Mr PEDERICK (Hammond) (22:02): I rise to speak to the Voluntary Assisted Dying Bill 2020. I have been one who has made it perfectly clear where I am going to go on this bill, and I will not be supporting it. I will watch the debate with interest when we get to the committee stage, on the 124 clauses, to see what amendments I either support or not support. I note the amendments put forward by the member for Davenport in getting institutional rights of conscientious objection up, and I commend him for that.

I acknowledge the various views on this matter and I certainly acknowledge that some people have come to a different view about the bill. I think it is the third or fourth time in my 15-plus years that euthanasia has come up. I was certainly here last time, five years ago, when the vote was called at 4.23 in the morning. Speaker Atkinson had the casting vote and the bill was lost.

It was interesting at the time because there was a lot of debate from medical professionals, either nurses or doctors, and family members, about the perceived risk of what happens in the system when people do go gently into the night. I will read the section that is actually written into the bill. It provides:

Section 17 of the Consent to Medical Treatment and Palliative Care Act 1995 provides that a medical practitioner does not incur liability where certain medical treatment incidentally, rather than intentionally, hastens the death of a patient.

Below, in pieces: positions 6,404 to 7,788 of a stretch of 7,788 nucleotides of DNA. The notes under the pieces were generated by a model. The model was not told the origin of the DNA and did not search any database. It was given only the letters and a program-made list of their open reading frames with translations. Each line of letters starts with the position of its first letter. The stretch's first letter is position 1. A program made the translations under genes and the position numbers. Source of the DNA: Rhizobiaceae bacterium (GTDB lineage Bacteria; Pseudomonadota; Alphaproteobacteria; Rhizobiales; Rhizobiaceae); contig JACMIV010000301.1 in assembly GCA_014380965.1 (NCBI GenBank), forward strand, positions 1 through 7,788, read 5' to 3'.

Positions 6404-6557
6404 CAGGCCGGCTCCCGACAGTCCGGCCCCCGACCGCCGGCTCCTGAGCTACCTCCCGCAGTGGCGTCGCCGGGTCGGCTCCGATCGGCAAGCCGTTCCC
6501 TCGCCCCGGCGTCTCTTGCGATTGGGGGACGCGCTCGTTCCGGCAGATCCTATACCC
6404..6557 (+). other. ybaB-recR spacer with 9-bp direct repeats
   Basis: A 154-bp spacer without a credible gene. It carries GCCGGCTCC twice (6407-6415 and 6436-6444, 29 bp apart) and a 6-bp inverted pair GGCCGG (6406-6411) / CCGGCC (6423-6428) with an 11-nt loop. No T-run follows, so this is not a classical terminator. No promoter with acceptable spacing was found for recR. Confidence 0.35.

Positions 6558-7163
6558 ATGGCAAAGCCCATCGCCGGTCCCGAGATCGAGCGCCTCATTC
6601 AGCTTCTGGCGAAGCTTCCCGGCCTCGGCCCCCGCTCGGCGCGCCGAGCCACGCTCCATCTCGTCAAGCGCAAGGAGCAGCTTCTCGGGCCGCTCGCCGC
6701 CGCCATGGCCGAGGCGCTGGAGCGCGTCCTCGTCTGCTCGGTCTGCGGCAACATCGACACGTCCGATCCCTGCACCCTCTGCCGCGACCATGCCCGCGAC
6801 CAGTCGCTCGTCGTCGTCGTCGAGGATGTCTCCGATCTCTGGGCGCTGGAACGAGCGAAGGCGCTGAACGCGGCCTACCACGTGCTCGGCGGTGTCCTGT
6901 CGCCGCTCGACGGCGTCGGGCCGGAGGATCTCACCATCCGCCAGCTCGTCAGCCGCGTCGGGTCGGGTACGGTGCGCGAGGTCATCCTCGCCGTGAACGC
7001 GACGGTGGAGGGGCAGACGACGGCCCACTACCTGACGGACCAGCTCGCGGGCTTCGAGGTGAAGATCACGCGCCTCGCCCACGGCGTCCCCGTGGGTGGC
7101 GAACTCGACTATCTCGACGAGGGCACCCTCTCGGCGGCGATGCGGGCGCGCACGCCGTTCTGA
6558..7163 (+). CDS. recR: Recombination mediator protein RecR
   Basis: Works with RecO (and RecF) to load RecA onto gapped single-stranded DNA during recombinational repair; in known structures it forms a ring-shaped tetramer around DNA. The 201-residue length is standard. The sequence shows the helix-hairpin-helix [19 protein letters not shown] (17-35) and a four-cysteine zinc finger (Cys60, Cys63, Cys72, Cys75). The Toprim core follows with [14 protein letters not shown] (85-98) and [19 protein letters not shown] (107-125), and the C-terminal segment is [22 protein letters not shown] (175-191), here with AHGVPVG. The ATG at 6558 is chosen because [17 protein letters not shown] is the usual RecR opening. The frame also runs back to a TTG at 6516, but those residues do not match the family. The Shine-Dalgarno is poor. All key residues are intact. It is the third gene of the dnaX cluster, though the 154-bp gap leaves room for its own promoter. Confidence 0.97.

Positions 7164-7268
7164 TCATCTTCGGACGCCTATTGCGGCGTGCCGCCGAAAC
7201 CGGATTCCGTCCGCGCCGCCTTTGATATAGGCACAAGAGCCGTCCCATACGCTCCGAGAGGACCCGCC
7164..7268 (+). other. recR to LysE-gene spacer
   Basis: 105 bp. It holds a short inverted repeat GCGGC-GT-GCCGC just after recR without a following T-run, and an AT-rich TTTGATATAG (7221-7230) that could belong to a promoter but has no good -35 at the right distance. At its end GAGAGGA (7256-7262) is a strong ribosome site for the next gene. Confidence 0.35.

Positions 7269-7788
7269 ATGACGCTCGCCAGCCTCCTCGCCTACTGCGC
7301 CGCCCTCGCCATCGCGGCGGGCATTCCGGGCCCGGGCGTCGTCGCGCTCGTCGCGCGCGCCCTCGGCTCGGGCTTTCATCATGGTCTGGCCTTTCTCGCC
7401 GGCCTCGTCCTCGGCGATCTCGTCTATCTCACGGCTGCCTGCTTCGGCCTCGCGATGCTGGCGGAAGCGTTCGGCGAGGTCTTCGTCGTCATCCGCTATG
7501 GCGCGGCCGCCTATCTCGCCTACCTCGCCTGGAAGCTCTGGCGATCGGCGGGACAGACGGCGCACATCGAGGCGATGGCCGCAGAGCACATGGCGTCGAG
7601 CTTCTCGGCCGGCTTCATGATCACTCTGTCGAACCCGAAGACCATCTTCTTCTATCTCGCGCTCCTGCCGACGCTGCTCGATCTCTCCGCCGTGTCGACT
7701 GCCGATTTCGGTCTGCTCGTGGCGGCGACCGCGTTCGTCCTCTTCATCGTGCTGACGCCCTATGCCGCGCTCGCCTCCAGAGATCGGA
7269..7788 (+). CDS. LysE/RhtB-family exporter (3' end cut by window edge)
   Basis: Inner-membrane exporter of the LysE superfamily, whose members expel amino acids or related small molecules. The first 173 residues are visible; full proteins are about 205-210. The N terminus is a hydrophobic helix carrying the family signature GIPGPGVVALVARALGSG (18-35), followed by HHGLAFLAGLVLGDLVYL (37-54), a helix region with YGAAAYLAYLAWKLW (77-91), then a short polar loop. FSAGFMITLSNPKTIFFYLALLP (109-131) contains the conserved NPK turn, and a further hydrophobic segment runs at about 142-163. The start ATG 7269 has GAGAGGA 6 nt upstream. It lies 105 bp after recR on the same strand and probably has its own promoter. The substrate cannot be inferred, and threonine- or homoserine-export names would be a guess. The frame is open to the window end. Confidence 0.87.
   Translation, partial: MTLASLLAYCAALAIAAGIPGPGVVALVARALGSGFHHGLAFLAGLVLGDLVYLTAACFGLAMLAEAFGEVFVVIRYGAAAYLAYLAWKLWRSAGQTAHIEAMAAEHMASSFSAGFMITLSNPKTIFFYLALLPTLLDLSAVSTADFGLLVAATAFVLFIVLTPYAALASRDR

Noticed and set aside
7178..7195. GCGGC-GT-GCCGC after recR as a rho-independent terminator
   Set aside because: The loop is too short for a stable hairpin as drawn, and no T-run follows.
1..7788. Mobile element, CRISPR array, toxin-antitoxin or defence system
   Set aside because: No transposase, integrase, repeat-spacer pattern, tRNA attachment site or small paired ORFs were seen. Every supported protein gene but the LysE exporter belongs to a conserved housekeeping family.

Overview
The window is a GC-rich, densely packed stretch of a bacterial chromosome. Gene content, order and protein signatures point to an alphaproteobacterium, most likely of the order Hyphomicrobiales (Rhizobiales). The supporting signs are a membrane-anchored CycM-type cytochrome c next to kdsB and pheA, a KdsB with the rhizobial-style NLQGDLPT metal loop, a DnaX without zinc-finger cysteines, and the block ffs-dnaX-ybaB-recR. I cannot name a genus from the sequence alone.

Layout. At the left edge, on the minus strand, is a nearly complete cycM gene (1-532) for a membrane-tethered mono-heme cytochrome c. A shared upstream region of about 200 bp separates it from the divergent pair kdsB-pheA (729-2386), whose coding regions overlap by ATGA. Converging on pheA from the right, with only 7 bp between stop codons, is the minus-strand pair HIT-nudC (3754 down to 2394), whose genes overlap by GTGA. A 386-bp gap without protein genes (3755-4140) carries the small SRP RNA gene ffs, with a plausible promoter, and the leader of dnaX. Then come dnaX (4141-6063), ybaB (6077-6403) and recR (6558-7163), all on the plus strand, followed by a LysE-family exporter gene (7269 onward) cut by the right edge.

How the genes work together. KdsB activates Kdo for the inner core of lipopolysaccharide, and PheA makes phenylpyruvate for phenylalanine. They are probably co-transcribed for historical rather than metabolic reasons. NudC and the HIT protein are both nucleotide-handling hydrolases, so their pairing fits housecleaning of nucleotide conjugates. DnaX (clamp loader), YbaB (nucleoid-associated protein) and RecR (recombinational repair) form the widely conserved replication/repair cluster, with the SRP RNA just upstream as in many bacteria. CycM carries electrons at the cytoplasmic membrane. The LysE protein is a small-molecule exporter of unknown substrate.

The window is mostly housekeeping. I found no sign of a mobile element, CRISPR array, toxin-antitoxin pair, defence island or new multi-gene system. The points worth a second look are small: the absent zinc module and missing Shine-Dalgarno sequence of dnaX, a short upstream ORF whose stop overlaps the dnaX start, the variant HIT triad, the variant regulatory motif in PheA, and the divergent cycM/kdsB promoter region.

Certainly, the side effect of pain relief—it might be morphine, it might be something else—can be death. Some people would argue that that is euthanasia. No, it is palliative care and it is working through the pain involved in the patient at the time. Do not worry. I have had the lobbying from everyone and there may be a small number of people who cannot get pain relief.

But I have been consistent with my views in the time I have been in this place and I do listen to the views of my electorate of Hammond. There has been significant lobbying once again, and it is basically black and white with this legislation. You cannot be halfway. So we have strident views from either side. Everyone in this place would have been lobbied the same way.

We have all had our personal experiences. I witnessed the death of my father six years ago. He had a small stroke and a small heart attack. I got it straight, and the medical profession were very gentle. Two of the best doctors in Murray Bridge were talking to me at the time—my father was nearly 95—and they said, 'He has about four days to live.' I said to one doctor that night, 'What if we get him into hospital?' He said, 'He might get a day or two.' He was residing at Resthaven at Murray Bridge and their care was exemplary—absolutely exemplary. The medical profession were about spot on: it was about four days. He was being assisted with his pain relief, I will say that.